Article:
Finally… the official before and after photo from 2010

bfl-logoThe craziest thing happened yesterday. I received a message from a couple asking for pointers on how to be successful in the Body For Life challenge. Here is the kicker: They found me on the Body For Life website! Uh… what? I’m on their website? Sheesh! A year later and nobody ever told me!

Well, back when I finished the challenge I promised that if I was a finalist that I would post my official before and after photo. But they didn’t announce finalists last year for some reason. Only the grand prize winners. So I never knew! I tried to get up the courage to post them anyway but I never did. The most I could handle was posting a photo from the waist up in a sports bra.

Well, now that I know the photos have been publicly available over a year now I guess it wouldn’t hurt any worse to share them here. Hopefully I can use it as motivation to stick to my diet while I can’t work out!

So… here they are:


  1. Monica Hughes Said,

    January 13, 2012 @ 12:54 pm

    Karen — incredible transformation. I used to go to Flatirons CrossFit and I remember on my first day watching you pump out some crazy amount of pullups without stopping in the WOD. 🙂 How much time elapsed between those before and after pictures? The Body For Life website insinuates it was only 12 weeks. !? Is that true?

  2. Karen Ramirez Said,

    January 13, 2012 @ 3:47 pm

    Hi Monica! Thanks for the kind words! 🙂

    Yes ma’am. Looking at some of the before and after photos on their website I always used to wonder if people somehow cheated and took longer than they actually said they did. But for me it was exactly 12 weeks to the day between when I was at my heaviest and when I was standing in front of the camera at the end. Actually, a lot of it came off during the last 6 weeks. Hehe. Ever see the transformation of those people on the Biggest Loser? It is AMAZING what you can do in 12 weeks. It seems like forever while you are in it but when it is over you realize its no time at all!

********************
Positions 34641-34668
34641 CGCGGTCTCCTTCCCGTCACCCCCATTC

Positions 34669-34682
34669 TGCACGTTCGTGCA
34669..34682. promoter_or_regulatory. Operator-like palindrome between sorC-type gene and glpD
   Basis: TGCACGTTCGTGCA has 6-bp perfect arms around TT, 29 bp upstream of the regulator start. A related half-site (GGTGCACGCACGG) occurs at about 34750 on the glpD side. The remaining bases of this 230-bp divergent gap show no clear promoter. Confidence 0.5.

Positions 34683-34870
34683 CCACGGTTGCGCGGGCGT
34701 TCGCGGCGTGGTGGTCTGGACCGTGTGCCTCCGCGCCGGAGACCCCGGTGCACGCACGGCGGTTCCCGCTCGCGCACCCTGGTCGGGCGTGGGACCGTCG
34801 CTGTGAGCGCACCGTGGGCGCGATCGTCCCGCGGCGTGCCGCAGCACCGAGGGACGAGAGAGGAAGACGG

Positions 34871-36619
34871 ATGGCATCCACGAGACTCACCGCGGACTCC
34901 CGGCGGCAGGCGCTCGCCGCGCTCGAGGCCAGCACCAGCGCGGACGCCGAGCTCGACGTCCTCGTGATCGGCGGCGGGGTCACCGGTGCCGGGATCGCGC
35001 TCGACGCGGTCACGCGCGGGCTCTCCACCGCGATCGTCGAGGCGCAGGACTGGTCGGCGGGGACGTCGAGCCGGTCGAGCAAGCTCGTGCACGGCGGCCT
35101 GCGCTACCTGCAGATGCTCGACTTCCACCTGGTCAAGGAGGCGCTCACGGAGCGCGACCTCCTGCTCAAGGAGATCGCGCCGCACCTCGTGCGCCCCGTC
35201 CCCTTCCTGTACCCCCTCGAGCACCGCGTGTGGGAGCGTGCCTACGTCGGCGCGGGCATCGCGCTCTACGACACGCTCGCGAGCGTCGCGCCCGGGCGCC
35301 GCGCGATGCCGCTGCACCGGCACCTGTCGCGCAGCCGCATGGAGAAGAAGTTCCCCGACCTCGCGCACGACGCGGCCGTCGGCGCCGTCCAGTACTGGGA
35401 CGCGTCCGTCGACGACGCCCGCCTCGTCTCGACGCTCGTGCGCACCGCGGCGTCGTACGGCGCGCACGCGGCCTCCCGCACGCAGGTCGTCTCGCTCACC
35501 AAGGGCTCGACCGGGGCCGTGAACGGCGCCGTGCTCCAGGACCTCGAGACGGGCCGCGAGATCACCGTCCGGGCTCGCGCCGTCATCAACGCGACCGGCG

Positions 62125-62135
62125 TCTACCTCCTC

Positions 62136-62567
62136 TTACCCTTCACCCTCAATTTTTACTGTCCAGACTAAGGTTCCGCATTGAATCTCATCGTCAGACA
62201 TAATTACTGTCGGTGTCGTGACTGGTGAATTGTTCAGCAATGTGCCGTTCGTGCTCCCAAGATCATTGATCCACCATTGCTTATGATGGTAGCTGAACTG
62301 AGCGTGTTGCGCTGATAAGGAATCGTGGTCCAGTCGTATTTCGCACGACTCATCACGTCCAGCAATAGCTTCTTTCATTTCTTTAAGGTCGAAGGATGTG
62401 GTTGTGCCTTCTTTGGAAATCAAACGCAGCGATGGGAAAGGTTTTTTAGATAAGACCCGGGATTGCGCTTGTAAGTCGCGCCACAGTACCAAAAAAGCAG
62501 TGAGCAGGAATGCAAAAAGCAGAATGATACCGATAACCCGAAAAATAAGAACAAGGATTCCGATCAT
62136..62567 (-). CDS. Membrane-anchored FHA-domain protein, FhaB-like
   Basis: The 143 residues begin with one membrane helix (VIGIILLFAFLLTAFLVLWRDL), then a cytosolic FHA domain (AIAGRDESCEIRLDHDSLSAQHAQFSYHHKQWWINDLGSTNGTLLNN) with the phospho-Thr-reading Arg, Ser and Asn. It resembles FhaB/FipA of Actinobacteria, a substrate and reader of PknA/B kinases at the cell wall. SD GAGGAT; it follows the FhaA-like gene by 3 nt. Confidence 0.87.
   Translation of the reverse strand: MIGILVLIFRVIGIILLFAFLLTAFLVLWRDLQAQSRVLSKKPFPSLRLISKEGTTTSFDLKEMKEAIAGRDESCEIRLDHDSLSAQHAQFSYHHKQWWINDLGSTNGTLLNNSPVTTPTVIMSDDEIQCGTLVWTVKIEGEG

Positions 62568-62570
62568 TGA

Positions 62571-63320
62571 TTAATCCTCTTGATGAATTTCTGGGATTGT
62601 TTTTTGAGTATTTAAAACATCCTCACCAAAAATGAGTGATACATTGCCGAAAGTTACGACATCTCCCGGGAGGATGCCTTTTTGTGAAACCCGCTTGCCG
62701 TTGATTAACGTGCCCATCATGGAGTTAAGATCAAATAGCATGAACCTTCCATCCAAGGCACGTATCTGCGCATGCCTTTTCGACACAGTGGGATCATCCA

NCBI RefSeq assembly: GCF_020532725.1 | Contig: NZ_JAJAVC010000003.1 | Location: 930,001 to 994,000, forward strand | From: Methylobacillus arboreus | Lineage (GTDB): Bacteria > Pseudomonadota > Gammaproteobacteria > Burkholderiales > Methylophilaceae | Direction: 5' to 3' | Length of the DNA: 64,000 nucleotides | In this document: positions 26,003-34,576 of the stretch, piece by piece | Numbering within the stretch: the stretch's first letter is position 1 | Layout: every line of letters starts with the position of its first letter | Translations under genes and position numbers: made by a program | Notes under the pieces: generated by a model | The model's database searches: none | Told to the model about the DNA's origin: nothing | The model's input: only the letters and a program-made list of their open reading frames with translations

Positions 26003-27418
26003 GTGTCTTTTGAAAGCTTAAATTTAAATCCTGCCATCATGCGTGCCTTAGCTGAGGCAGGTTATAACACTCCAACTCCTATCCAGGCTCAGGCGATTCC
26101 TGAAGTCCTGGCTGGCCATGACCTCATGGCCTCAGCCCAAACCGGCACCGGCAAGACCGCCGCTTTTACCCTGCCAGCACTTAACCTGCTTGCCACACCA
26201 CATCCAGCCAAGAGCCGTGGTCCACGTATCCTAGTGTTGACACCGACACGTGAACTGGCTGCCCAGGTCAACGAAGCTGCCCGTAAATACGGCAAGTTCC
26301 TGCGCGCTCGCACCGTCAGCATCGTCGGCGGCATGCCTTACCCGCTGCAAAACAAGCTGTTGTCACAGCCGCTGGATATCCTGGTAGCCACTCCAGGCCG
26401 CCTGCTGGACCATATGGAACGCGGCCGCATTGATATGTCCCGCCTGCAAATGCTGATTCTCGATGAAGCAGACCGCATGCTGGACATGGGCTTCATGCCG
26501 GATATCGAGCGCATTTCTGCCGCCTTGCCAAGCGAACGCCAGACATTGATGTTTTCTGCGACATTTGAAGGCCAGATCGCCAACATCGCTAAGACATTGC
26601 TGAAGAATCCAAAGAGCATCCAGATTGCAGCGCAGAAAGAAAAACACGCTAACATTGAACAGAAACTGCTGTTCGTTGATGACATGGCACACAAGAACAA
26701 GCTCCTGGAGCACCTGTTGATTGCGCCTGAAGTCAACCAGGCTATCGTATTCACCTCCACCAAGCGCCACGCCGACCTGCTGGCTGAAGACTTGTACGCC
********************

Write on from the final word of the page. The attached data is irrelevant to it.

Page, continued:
Do you still do CrossFit?

  3. Monica Hughes Said,

    January 18, 2012 @ 12:59 pm

    Hi Karen — thanks for the response. That’s truly incredible.

    No, CrossFit was too stressful and intimidating. I LOVED just going in for weightlifting club, though. I may pick up CrossFit again at some point but I was worried about injury at the time due to lack of health insurance. I’m doing SuperSlow Zone now and have had anywhere from 50-150% increase on the ability of weight I can lift in just 10 weeks, depending on the movement. And while I haven’t lost any weight, I’m predominantly fast twitch and my BF percentage is going down, so that’s all I care about.

    I have done paleo for 3 years but it did nothing for my body composition. I would say my body comp and weight are similar to what yours were in your before pics. For me the key is definitely exercise. (I mean, I am sure I would probably weigh about 200 lbs. if I was eating grains, dairy and sugar, but it won’t solve 100% of the problem for many people. Food is not even 50% of the problem for me.)

    I have a lot of other food intolerances (mostly plants besides grains) and GI problems I am currently working out. But so much has improved in the last three months on the diet and exercise front. So, things are looking up for me! It’s great.